Be A Regular

I wrote last week about a simple practice that each of us could do to reach out to people in our surrounding community.  The practice was simply, Eat with Non-Christians. This week I’ll continue in this series of examining missional practices by suggesting another thing that just about any of us can do.

“Be a Regular.” Instead of hopping all over town for gas, groceries, haircuts, eating out, and coffee, go to the same places. Get to know the staff. Go to the same places at the same times. Smile. Ask questions. Tip well.

In Luke 10, Matthew 10, Mark 6 and Luke 9 Jesus gives his disciples the same outreach strategy.  He instructs them to get together in pairs and go and look for one person… a person of peace (POP). You will often hear me refer to this as the, “POP strategy.”  Much more on that to come, but simply put, POPs are people who are open to you, and to Jesus in you.  “Being a Regular” aligns perfectly with this strategy.

It is remarkable how simple it is to become known when you are a regular… especially at local, small businesses.  I am an introvert.  I will never be the kind of person that draws attention the moment I enter a room. That being said, I am already known by name in my most frequent hangout in Locust, The Daily Grind. They know who I am, and know things about my life and what I do.  I don’t have an agenda, I’m simply a customer at their business, but they regularly ask about my life and on occasion there are moments where in subtle ways I have the opportunity to share the reason for the hope that I have (1 Peter 3:15).  I am also becoming a familiar face to other regulars.  It is an open door for relationships.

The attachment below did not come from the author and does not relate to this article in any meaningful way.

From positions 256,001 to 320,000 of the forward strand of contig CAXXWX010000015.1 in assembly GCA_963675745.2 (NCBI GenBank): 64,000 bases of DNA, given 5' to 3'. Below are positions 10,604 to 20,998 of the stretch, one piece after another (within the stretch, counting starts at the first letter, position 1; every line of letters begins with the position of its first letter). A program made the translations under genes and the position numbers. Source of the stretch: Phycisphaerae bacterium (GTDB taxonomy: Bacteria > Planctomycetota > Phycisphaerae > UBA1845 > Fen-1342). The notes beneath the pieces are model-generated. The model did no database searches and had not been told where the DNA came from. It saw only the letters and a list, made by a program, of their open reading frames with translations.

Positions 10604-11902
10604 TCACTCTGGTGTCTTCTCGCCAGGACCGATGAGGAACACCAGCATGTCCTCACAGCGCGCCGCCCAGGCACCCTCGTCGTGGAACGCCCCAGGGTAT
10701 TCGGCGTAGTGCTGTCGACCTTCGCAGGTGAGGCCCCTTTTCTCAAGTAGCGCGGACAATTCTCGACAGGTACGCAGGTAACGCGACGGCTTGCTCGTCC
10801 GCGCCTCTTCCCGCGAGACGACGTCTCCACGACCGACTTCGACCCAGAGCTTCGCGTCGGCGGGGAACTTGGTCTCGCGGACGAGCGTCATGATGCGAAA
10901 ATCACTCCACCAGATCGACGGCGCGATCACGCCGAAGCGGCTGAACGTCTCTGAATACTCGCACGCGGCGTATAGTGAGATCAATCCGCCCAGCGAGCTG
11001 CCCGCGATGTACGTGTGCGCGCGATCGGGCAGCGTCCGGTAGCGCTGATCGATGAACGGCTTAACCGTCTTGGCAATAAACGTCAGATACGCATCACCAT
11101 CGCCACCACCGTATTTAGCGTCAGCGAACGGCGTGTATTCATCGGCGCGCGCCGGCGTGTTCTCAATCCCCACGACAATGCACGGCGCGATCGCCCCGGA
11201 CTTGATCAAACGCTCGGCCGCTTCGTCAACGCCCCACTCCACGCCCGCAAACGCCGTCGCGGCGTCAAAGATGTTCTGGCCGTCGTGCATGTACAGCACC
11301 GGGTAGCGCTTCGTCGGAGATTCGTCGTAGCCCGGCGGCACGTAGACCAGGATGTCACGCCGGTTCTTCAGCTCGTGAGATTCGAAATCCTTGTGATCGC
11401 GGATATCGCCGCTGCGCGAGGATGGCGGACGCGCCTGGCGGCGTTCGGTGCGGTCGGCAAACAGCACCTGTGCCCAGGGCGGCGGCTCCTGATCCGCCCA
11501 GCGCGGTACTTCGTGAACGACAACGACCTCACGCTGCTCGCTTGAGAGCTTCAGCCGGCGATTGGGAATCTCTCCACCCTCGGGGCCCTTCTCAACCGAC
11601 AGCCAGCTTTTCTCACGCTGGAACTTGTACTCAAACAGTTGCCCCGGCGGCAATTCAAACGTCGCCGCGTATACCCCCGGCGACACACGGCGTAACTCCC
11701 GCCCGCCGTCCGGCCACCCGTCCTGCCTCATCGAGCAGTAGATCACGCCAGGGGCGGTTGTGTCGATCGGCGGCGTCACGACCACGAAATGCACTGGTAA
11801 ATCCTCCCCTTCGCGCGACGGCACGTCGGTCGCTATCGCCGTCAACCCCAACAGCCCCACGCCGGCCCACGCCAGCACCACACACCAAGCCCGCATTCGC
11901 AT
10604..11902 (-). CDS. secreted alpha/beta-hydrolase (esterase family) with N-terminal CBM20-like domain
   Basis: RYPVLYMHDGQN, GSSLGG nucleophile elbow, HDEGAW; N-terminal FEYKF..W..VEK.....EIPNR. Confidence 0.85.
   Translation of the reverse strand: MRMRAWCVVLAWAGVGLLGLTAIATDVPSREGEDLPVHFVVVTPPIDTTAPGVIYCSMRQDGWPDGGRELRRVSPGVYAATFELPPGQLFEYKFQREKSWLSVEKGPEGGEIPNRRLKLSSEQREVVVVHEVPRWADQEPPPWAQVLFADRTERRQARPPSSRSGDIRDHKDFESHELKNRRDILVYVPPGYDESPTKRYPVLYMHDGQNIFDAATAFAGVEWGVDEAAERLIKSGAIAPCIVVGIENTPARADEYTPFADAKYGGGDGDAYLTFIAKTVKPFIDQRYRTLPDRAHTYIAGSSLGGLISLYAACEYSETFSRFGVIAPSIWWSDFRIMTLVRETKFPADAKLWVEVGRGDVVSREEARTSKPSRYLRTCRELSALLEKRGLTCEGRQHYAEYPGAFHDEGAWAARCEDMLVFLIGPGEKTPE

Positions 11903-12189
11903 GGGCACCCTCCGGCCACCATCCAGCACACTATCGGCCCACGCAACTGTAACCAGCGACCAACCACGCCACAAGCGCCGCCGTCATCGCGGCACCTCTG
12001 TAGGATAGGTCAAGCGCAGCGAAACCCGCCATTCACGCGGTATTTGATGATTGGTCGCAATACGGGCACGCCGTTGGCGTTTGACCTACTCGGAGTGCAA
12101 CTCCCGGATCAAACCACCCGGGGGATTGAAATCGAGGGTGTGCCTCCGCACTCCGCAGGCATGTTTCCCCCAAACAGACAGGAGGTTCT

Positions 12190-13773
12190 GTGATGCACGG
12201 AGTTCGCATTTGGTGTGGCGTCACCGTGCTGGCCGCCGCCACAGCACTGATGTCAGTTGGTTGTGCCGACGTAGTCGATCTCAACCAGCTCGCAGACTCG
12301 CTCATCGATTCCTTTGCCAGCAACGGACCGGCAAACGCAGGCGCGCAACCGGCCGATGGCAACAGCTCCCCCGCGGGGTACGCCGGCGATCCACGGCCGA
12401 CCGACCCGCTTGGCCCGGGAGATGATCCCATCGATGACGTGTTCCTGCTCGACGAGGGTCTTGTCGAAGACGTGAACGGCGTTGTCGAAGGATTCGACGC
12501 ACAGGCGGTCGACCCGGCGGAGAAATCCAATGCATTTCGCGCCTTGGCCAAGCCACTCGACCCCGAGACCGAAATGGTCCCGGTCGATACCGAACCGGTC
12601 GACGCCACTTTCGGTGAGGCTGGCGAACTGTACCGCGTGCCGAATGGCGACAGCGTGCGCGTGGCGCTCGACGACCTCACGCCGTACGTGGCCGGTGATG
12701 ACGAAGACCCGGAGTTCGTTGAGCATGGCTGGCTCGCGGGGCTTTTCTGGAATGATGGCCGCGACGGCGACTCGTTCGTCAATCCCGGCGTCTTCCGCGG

I hope you are already getting the sense that this kind of missional living is something that we all can do.  It doesn’t mean adding activity after activity to our lives. Through simple missional practices, reaching out to others can (and should) integrate with our daily life and practice.  Missional living does not need to be overly-complicated or burdensome.  It simply requires paying attention, and adding some intentionality to many of the things that we already do.

 

*Some of the ideas shared in this series originated in a blog post by Jonathan Dodson.  That original post can be found here.

Leave a Reply

Fill in your details below or click an icon to log in:

WordPress.com Logo

You are commenting using your WordPress.com account. Log Out / Change )

Twitter picture

You are commenting using your Twitter account. Log Out / Change )

Facebook photo

You are commenting using your Facebook account. Log Out / Change )

Google+ photo

You are commenting using your Google+ account. Log Out / Change )

Connecting to %s